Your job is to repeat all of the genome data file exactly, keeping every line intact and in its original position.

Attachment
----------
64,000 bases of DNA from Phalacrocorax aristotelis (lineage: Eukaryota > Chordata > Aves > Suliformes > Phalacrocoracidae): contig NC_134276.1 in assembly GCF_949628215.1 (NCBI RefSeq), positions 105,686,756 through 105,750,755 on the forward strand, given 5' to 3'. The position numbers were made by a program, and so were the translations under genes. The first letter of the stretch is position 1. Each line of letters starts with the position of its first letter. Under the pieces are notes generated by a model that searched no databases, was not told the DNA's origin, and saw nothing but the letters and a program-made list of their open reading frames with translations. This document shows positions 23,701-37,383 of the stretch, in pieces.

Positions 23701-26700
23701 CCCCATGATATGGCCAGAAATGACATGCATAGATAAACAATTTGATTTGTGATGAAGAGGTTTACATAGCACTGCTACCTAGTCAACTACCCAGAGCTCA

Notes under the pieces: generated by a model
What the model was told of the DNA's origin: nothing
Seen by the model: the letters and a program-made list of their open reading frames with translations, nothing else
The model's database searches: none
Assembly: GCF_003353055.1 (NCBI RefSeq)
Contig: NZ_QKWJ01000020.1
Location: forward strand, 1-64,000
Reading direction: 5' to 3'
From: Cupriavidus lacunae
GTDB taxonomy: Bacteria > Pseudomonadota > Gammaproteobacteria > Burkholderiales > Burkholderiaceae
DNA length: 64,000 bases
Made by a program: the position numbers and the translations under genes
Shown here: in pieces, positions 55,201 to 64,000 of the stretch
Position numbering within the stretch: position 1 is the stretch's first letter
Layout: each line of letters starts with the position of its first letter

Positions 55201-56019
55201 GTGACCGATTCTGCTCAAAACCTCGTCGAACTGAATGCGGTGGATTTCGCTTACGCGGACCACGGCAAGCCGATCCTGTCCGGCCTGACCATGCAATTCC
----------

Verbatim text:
64,000 bases of DNA from Phalacrocorax aristotelis (lineage: Eukaryota > Chordata > Aves > Suliformes > Phalacrocoracidae): contig NC_134276.1 in assembly GCF_949628215.1 (NCBI RefSeq), positions 105,686,756 through 105,750,755 on the forward strand, given 5' to 3'. The position numbers were made by a program, and so were the translations under genes. The first letter of the stretch is position 1. Each line of letters starts with the position of its first letter. Under the pieces are notes generated by a model that searched no databases, was not told the DNA's origin, and saw nothing but the letters and a program-made list of their open reading frames with translations. This document shows positions 23,701-37,383 of the stretch, in pieces.

Positions 23701-26700
23701 CCCCATGATATGGCCAGAAATGACATGCATAGATAAACAATTTGATTTGTGATGAAGAGGTTTACATAGCACTGCTACCTAGTCAACTACCCAGAGCTCA

Notes under the pieces: generated by a model
What the model was told of the DNA's origin: nothing
Seen by the model: the letters and a program-made list of their open reading frames with translations, nothing else
The model's database searches: none
Assembly: GCF_003353055.1 (NCBI RefSeq)
Contig: NZ_QKWJ01000020.1
Location: forward strand, 1-64,000
Reading direction: 5' to 3'
From: Cupriavidus lacunae
GTDB taxonomy: Bacteria > Pseudomonadota > Gammaproteobacteria > Burkholderiales > Burkholderiaceae
DNA length: 64,000 bases
Made by a program: the position numbers and the translations under genes
Shown here: in pieces, positions 55,201 to 64,000 of the stretch
Position numbering within the stretch: position 1 is the stretch's first letter
Layout: each line of letters starts with the position of its first letter

Positions 55201-56019
55201 GTGACCGATTCTGCTCAAAACCTCGTCGAACTGAATGCGGTGGATTTCGCTTACGCGGACCACGGCAAGCCGATCCTGTCCGGCCTGACCATGCAATTCC